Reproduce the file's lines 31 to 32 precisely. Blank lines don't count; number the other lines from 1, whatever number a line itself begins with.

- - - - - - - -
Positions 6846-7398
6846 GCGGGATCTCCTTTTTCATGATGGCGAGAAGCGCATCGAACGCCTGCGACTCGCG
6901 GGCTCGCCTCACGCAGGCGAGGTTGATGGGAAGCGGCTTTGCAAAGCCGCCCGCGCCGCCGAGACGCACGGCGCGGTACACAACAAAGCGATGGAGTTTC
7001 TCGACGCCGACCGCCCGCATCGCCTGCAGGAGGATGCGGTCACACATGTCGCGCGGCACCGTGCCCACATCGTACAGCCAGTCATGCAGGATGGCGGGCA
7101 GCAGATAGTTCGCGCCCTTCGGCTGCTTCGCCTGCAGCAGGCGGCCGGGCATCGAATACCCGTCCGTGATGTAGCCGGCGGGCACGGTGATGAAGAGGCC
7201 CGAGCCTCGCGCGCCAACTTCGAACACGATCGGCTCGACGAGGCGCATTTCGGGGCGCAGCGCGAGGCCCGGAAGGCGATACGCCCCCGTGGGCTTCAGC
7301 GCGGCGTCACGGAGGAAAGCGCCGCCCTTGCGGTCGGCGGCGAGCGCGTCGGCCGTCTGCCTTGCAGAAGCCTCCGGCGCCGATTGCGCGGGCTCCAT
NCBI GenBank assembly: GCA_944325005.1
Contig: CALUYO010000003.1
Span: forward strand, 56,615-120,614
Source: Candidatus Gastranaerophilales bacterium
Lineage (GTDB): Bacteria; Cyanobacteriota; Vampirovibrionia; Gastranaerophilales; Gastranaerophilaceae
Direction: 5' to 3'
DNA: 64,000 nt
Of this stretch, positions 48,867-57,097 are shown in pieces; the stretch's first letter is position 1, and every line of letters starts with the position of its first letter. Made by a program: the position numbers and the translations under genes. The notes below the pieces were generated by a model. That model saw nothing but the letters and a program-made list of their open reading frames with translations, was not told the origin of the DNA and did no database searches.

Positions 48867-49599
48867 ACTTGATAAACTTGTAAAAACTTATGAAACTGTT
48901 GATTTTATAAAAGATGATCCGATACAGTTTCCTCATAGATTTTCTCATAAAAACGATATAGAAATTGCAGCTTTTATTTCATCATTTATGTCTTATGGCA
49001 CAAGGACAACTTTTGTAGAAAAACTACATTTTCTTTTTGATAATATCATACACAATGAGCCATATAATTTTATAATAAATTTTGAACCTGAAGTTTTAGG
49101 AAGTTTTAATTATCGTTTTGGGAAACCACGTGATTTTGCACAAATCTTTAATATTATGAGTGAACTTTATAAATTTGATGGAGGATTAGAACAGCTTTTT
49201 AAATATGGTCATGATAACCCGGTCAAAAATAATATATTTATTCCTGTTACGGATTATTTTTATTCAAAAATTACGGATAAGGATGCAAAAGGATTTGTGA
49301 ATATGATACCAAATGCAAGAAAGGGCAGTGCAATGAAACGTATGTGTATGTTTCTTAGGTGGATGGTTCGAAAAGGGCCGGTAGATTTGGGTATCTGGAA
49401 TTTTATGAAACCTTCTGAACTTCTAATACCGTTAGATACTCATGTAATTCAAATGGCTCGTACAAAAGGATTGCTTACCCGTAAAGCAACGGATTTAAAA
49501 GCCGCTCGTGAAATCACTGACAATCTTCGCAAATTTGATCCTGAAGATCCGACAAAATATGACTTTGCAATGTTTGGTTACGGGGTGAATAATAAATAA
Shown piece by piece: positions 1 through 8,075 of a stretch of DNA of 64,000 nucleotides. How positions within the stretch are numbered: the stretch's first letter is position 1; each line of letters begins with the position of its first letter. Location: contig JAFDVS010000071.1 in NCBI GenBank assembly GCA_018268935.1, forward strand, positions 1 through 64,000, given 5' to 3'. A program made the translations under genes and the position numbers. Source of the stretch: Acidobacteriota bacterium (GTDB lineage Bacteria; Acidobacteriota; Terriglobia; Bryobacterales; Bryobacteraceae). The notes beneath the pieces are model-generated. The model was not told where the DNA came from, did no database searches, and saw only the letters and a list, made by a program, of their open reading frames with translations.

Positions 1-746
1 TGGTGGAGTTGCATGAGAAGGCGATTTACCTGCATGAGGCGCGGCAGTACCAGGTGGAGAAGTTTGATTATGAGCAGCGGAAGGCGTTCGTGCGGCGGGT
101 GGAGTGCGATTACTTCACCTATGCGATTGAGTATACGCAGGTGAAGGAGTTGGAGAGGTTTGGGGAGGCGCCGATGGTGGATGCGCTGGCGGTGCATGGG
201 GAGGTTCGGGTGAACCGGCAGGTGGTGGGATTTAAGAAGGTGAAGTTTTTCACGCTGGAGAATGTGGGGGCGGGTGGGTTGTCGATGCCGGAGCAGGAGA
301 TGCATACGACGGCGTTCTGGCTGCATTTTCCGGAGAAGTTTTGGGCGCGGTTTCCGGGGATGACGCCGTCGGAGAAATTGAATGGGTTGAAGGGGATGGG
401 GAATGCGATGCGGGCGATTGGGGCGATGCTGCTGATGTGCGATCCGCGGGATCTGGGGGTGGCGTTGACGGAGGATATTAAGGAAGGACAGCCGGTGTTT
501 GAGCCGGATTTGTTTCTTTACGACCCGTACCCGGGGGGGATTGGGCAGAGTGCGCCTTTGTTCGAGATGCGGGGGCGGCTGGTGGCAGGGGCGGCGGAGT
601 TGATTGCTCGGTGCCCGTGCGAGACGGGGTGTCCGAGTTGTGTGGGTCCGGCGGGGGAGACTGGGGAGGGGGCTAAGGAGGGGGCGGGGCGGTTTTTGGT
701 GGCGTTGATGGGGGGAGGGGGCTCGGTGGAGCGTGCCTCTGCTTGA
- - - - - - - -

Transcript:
401 GAATGCGATGCGGGCGATTGGGGCGATGCTGCTGATGTGCGATCCGCGGGATCTGGGGGTGGCGTTGACGGAGGATATTAAGGAAGGACAGCCGGTGTTT
501 GAGCCGGATTTGTTTCTTTACGACCCGTACCCGGGGGGGATTGGGCAGAGTGCGCCTTTGTTCGAGATGCGGGGGCGGCTGGTGGCAGGGGCGGCGGAGT